Marc Marquez has been handed a penalty point for his role in the incident with Dani Pedrosa at Aragon. On Lap 6 of the Aragon race, Marquez braked a little too late for Turn 12, found himself running into the back of his teammate Dani Pedrosa, the picked the bike up to run it wide.

In doing so, he just touched the back of Pedrosa’s bike, severing the rear wheel speed sensor, and sending the Honda’s traction control system into full power mode, which caused Pedrosa to be thrown from the bike when he opened the throttle.

Despite initially dimissing the crash as a normal racing incident, Race Direction had held the incident under investigation after the Aragon race, while they waited for further technical data from Honda on the crash. That data was delivered to them at Sepang, and after examining it, Race Direction found both Marc Marquez and HRC culpable for the crash.

Marquez was found culpable for riding in an irresponsible manner (violating section 1.21.2 of the Disciplinary code, the catch-all for dangerous riding), and HRC was found culpable for endangering their riders by using a vulnerable design for a vital part of a system that is important to the safety and performance of the motorcycle.

Marc Marquez was given a single penalty point by Race Direction, bringing his current total to 3 points. The single point for the Aragon crash will have no immediate impact; once a rider has accumulated 4 points, they start from the back of the grid, and if they amass 7 points, they have to start from pit lane. Accumulating 10 points automatically incurs a race ban, although the penalty points are reset to zero for all riders at the start of each season.

Honda were stripped of the 25 points in the manufacturers championship which they gained from Marquez’s win at Aragon. Instead, they received 13 points in the manufacturers’ standings for Alvaro Bautista’s 4th place in the race. Neither Marquez nor Honda have said they will appeal the sanction.

Race Director Mike Webb told the media, including Spanish magazine Motociclismo, that Marquez’s punishment was meant to be a signal to the Spaniard that he has to be more aware of other riders when on track, especially in braking.

Webb said that they had checked the braking data from both Marquez and Pedrosa, and both men had braked at almost exactly the same point as on previous laps, but that the greater proximity between the two riders and the difference in riding styles – one braking early and carrying corner speed, the other braking late and turning the bike – had caused the contact.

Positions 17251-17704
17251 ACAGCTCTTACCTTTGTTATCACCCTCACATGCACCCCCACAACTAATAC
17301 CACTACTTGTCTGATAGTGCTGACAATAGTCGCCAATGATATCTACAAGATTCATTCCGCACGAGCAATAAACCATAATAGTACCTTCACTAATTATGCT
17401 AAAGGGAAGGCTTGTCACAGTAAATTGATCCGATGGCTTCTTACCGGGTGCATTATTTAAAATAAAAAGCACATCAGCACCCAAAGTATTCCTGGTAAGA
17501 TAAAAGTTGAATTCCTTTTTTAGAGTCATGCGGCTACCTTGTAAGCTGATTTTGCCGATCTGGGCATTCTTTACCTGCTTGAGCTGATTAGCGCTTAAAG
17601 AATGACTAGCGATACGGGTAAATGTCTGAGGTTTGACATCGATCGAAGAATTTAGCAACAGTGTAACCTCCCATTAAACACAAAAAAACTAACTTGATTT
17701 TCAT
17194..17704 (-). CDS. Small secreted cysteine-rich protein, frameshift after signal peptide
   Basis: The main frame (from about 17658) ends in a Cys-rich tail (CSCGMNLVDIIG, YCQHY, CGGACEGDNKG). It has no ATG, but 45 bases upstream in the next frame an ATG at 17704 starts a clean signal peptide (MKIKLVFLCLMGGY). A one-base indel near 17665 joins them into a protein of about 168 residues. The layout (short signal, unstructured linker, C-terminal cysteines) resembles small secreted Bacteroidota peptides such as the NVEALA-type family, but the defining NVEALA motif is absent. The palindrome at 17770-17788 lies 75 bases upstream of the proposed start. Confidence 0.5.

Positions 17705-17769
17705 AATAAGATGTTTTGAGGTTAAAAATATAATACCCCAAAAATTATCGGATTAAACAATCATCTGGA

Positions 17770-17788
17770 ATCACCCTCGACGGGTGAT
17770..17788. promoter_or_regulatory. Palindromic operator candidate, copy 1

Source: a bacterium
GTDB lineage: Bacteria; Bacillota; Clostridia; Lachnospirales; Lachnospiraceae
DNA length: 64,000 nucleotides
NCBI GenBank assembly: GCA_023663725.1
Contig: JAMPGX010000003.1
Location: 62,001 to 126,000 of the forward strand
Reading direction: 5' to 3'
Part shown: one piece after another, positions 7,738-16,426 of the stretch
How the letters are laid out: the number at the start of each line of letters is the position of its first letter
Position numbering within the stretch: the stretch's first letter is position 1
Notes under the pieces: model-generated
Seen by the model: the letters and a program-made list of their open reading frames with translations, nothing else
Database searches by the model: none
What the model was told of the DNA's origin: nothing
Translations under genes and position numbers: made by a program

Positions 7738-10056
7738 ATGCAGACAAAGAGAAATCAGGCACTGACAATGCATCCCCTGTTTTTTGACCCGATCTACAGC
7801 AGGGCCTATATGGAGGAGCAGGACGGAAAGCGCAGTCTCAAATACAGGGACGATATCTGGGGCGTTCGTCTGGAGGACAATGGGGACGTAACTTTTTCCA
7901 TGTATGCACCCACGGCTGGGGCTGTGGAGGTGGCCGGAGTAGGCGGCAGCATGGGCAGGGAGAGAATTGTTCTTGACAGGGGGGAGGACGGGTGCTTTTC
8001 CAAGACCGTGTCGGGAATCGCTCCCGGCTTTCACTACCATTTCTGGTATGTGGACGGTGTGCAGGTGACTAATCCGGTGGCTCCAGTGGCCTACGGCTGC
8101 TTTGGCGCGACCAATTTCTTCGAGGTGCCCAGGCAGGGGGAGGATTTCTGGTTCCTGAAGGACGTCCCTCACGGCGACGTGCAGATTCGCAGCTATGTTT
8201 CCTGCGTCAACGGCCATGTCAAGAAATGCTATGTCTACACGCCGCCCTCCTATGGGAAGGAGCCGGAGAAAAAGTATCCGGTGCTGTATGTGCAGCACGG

Marquez, as the rider behind, should have taken account of his closeness to Pedrosa. It was the responsibility of the rider behind to ensure that he would not hit the rider in front entering a corner, Webb said.

Though contact was only minimal, Webb said, this was just one of a number of incidents which had happened throughout the year.

Marquez’s braking had left him uncomfortably close to riders several times during the season, and as Marquez had actually made contact with Pedrosa at Aragon, Race Direction had taken the opportunity to give him a single point as a warning.

This was a message, Webb said, to let Marquez know that he needs to show more respect to his rivals when racing with them at close quarters on track.

The penalty against Honda was an acknowledgement of the design flaw of Honda’s rear wheel speed sensor, Webb said. Most other manufacturers had dual rear wheel speed sensors just in case one failed, and Honda had been warned previously by some team engineers that the sensor was vulnerable.

If the manufacturers designed their motorcycles to be so utterly dependent on electronic inputs to be ridden safely, then they had a duty to ensure that those systems would function safely and not endanger their riders if there was a malfunction, Race Direction felt.

Honda had already taken steps to prevent a reoccurrence of the Aragon incident. At Sepang, all Hondas now had a small carbon fiber plate protecting the sensor cable. Furthermore, HRC were looking at the software component of traction control, Takeo Yokoyama, Technical Director of the Repsol Honda Team told the website.

“From the software point of view, we of course do have a backup mode; if something happens with the sensor signal, the bike is supposed to go into the safety mode immediately. However, the strategy was not perfect, so for this race we have modified it so that we can detect such failures earlier,” Yokoyama said.

Source: Motociclismo; Photo: Repsol Media

This article was originally published on MotoMatters, and is republished here on Asphalt & Rubber with permission by the author.

  • Ben

    The one person who comes along and can overtake at the front of these races gets a kick up the ass. Needs to “show more respect to his fellow riders”…..what a ridiculous statement.

    I’m starting to think Dorna’s already decided the championship results for the next few years to help manage their marketing campaign. MM is clearly not playing to the script!